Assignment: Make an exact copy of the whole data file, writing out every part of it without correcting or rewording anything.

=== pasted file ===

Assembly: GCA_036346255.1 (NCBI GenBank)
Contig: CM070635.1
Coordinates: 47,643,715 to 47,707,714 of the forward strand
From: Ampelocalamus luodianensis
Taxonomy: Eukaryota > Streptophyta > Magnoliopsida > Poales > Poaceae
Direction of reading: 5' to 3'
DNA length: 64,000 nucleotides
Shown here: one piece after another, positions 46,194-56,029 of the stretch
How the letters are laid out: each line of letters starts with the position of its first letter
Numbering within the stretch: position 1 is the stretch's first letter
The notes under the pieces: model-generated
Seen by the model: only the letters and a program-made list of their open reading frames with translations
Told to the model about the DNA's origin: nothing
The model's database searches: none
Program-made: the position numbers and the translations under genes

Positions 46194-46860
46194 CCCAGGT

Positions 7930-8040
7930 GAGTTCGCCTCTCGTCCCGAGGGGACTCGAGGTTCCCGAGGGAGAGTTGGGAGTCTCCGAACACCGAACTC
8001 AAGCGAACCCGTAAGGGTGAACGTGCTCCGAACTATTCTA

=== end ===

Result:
Assembly: GCA_036346255.1 (NCBI GenBank)
Contig: CM070635.1
Coordinates: 47,643,715 to 47,707,714 of the forward strand
From: Ampelocalamus luodianensis
Taxonomy: Eukaryota > Streptophyta > Magnoliopsida > Poales > Poaceae
Direction of reading: 5' to 3'
DNA length: 64,000 nucleotides
Shown here: one piece after another, positions 46,194-56,029 of the stretch
How the letters are laid out: each line of letters starts with the position of its first letter
Numbering within the stretch: position 1 is the stretch's first letter
The notes under the pieces: model-generated
Seen by the model: only the letters and a program-made list of their open reading frames with translations
Told to the model about the DNA's origin: nothing
The model's database searches: none
Program-made: the position numbers and the translations under genes

Positions 46194-46860
46194 CCCAGGT

Positions 7930-8040
7930 GAGTTCGCCTCTCGTCCCGAGGGGACTCGAGGTTCCCGAGGGAGAGTTGGGAGTCTCCGAACACCGAACTC
8001 AAGCGAACCCGTAAGGGTGAACGTGCTCCGAACTATTCTA